Earlier in July, Australia, Belgium, Malaysia, the Netherlands and Ukraine put forward a joint proposal to set up an independent tribunal to prosecute those responsible for the plane crash. On Tuesday, Malaysia submitted a draft resolution to the UN Security Council.
"We should be aware that this kind of a resolution is an effort to create some kind of a ‘daily resolution’ against the Russian Federation," Willy Wimmer said.
Russia has been repeatedly blamed for backing anti-government militias in Ukraine, who Ukrainian authorities accuse of downing the Malaysian aircraft with a Russia-supplied Buk missile. Last year, several Western powers imposed sweeping economic sanctions on Moscow over its alleged role in the Ukrainian armed conflict.
"There are ongoing efforts by the 'usual suspects' to organize by all means an international and global alliance to strangle that country by all means, to establish a global attitude of hostility against Moscow and to go even further," he said.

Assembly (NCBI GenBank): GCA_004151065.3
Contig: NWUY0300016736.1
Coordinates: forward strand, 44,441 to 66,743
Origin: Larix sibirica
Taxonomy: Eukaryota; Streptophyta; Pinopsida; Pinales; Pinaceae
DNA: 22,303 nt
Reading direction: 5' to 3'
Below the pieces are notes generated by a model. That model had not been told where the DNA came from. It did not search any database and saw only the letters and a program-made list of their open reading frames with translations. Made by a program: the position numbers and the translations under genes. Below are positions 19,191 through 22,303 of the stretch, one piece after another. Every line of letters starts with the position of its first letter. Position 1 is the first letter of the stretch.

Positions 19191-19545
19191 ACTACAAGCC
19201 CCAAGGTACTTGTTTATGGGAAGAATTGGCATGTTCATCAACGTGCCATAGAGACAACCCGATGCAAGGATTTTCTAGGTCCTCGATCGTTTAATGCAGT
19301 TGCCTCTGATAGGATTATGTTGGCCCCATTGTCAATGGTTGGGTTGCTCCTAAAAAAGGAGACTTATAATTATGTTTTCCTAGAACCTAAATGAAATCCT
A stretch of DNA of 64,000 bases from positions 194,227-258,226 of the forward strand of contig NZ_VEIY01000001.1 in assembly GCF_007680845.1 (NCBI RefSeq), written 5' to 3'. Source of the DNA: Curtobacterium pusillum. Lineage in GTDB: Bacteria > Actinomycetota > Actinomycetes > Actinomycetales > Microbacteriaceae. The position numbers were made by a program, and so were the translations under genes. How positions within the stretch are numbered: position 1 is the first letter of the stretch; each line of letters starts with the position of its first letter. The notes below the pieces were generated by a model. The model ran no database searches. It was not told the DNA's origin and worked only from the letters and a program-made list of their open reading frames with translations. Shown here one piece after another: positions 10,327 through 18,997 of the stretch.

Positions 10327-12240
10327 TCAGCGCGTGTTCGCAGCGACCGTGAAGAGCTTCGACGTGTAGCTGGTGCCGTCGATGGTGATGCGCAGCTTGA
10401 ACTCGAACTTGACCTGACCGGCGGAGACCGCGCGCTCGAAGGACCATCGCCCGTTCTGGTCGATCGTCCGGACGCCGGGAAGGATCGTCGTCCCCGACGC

"The resolution, proposed by Malaysia and others is a shame, because they utilize the hundreds of victims for political purpose and must be seen in a broader context," Wimmer said.
Russian Foreign Minister Sergei Lavrov said Thursday that the UN Security Council has never before classified civilian aviation disasters as a threat to international security. He stressed that the international body has nothing to do with the investigation.
One year ago, a Malaysian airliner en route to Kuala Lumpur from Amsterdam crashed in southeastern Ukraine. All 298 people on board died. According to a preliminary report by the Dutch Safety Board, the Boeing 777 fell apart in midair after being hit by numerous high-energy objects.
The Western-backed government in Kiev and independence supporters in Ukraine’s southeast have been trading the blame for the crash.